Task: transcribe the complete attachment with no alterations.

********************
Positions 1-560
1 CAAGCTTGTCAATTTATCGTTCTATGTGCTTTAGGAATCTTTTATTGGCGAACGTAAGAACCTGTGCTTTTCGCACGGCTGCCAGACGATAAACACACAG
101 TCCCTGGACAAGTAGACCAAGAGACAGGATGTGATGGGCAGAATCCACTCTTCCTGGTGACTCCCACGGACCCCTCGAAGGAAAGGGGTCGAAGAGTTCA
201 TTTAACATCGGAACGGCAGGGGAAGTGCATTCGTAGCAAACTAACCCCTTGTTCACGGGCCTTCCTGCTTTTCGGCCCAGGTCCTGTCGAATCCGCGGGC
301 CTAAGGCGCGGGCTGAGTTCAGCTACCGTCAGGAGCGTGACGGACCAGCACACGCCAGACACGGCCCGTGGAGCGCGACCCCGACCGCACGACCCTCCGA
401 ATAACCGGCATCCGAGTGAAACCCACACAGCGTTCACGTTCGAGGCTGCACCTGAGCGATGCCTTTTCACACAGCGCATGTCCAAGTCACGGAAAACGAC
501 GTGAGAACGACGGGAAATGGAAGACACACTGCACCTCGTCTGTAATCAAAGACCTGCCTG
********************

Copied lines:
Positions 1-560
1 CAAGCTTGTCAATTTATCGTTCTATGTGCTTTAGGAATCTTTTATTGGCGAACGTAAGAACCTGTGCTTTTCGCACGGCTGCCAGACGATAAACACACAG
101 TCCCTGGACAAGTAGACCAAGAGACAGGATGTGATGGGCAGAATCCACTCTTCCTGGTGACTCCCACGGACCCCTCGAAGGAAAGGGGTCGAAGAGTTCA
201 TTTAACATCGGAACGGCAGGGGAAGTGCATTCGTAGCAAACTAACCCCTTGTTCACGGGCCTTCCTGCTTTTCGGCCCAGGTCCTGTCGAATCCGCGGGC
301 CTAAGGCGCGGGCTGAGTTCAGCTACCGTCAGGAGCGTGACGGACCAGCACACGCCAGACACGGCCCGTGGAGCGCGACCCCGACCGCACGACCCTCCGA
401 ATAACCGGCATCCGAGTGAAACCCACACAGCGTTCACGTTCGAGGCTGCACCTGAGCGATGCCTTTTCACACAGCGCATGTCCAAGTCACGGAAAACGAC
501 GTGAGAACGACGGGAAATGGAAGACACACTGCACCTCGTCTGTAATCAAAGACCTGCCTG